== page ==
England was once the making of Graeme Smith. Two test double hundreds in his first extended international tour helped propel him to the summit of the South African batting order. Having captained The Proteas to a record 50 victories and guided his country to the top of the world test rankings, Smith returns a decade on as Surrey captain on a three-year deal, hoping he can be the making of the new England, a production line out of The Oval which has slowed in recent years.
"I would like to think I can perform well and hopefully I can lead Surrey, and the current crop of players, to success," said Smith, who will make his debut in the Division One opener against Somerset on Wednesday. "It's a club of huge stature and tradition and English cricket needs Surrey to be strong.
"The club have certainly outlined that they want to be successful, that they want to be a club who can produce players for England, and if I can play a role in that then good.
"I think it's a part of the game to develop high standard cricketersespecially from the youngsters point of view you want to be pushing that."
Smith, with his 26 test centuries, represents the highest profile signing in country cricket's recent history. Thirteen years after Shane Warne's move to Hampshire, which came at the height of his international dominance, Smith's commitment suggests a similarly influential spell is on the cards.
The move is a shot in the arm for the much maligned first-class game and a blow to the Indian Premier League, to which Smith has yet to commit his return.
The signing of Smith, which accompanies the addition of Vikram Solanki from Worcestershire and Gary Keedy from Lancashire, both of whom would have been greeted with greater fanfare in any normal off-season, has worked to add over 700-matches worth of first-class experience to a squad which began the last campaign with an average age of 26. Ricky Ponting will follow in June and July.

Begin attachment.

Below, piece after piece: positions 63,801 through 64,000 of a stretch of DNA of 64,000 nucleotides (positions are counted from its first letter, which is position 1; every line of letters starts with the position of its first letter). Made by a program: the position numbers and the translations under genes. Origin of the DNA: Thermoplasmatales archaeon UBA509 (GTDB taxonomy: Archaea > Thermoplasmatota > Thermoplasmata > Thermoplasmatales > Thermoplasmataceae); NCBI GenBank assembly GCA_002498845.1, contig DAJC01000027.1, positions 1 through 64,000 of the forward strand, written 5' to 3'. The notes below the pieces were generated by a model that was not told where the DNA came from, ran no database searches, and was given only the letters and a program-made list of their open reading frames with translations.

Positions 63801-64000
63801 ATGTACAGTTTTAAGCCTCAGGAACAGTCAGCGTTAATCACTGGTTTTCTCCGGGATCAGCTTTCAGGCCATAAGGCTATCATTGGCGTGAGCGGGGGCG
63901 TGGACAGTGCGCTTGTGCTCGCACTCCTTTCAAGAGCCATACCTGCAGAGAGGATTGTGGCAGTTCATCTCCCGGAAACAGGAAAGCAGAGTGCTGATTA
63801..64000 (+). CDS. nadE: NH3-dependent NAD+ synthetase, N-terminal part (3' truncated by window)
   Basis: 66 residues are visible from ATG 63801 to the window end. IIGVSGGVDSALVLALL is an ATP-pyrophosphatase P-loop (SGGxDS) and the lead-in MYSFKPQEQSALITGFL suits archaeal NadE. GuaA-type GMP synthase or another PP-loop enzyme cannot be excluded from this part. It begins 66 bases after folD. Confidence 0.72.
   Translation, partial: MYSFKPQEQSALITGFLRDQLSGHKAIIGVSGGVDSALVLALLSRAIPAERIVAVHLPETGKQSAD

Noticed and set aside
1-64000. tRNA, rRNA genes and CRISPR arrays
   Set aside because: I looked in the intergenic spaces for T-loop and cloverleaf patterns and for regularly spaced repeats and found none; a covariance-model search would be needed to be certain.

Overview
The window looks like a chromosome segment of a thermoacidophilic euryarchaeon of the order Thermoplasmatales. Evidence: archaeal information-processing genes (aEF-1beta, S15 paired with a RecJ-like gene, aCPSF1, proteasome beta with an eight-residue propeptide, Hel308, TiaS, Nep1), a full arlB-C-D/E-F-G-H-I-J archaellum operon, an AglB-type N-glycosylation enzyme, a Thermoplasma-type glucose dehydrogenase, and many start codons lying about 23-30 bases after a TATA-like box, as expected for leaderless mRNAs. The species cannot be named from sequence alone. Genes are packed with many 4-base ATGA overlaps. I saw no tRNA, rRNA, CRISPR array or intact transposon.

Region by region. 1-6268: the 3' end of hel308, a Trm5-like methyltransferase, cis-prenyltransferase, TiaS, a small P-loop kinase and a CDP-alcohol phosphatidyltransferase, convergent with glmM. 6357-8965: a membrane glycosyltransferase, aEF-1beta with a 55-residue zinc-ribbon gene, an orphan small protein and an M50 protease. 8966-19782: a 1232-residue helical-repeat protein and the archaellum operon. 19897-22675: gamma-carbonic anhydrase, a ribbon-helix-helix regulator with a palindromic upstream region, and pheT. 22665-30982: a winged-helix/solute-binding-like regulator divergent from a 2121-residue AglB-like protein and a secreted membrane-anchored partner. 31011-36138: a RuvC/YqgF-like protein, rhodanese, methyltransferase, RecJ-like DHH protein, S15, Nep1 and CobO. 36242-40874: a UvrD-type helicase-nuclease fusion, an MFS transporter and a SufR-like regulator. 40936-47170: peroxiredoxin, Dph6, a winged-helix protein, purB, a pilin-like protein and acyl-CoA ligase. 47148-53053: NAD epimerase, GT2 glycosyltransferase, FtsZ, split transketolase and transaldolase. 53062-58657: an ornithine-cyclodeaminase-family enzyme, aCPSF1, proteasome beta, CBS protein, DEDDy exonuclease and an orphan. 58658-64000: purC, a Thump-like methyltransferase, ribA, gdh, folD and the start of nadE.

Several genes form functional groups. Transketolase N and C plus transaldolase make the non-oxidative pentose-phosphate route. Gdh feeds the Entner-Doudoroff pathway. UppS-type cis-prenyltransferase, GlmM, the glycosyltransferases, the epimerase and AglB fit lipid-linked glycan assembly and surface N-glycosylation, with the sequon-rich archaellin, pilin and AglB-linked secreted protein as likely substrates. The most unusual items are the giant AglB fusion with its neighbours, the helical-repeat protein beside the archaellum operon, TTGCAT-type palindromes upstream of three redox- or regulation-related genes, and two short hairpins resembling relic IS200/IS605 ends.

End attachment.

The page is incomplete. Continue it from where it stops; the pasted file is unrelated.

But it's the leadership off the field which will prove most pivotal. Less than a year on from the death of Tom Maynard, Surrey have sought to make sweeping changes following revelations during the February inquest into the 23-year-old's death.
Aside from a more rigorous drug testing procedure, the inquest called for a greater scrutiny on leadership positions. Smith is naturally seen as the solution.
"I can't hide from the fact that it was a factor and everywhere I go it seems to be discussed; that was one reason [for joining]," Smith added.
"From a neutral perspective if you can create an environment among the patrons and the members and build something to be proud of and represent the people, well then that's certainly something the club wants.
"Over 10 years I've been through a lot. I took over [with South Africa] at 22 and it hasn't always been rosy.
"There's been a lot of low points, maturing and lots of times you've had to look yourself in the mirror and a lot of success, so I'm a pretty well-rounded leader in terms of being able to handle and hopefully grow the team.
"Early doors it's about building relationships and over time imparting my style into the squad."
The county scene is respected for its prestige and tradition overseas, rather than viewed with genuine affection, but despite a brief cameo for Somerset in 2005, success in the county game is absent from Smith's glittering CV, something he is desperate to put right.
"This is a unique challenge for me," he admitted. "I've been South African captain for ten years and I felt that everything worked out perfectly and it was a chance to come in here.
"From a personal perspective if we can do something good to say 'that was another good feather in the cap' that would be something that I would want to do.
"The amount of cricket is going to be a new challenge for me so it's all new and I'm adapting as I go along at the moment."
Smith's arrival on English shores normally coincides with the resignation of an England captain, but with Surrey having claimed just one major success since those double centuries in 2003, they'll be hoping his arrival on this occasion can be a winning omen for county rather than country.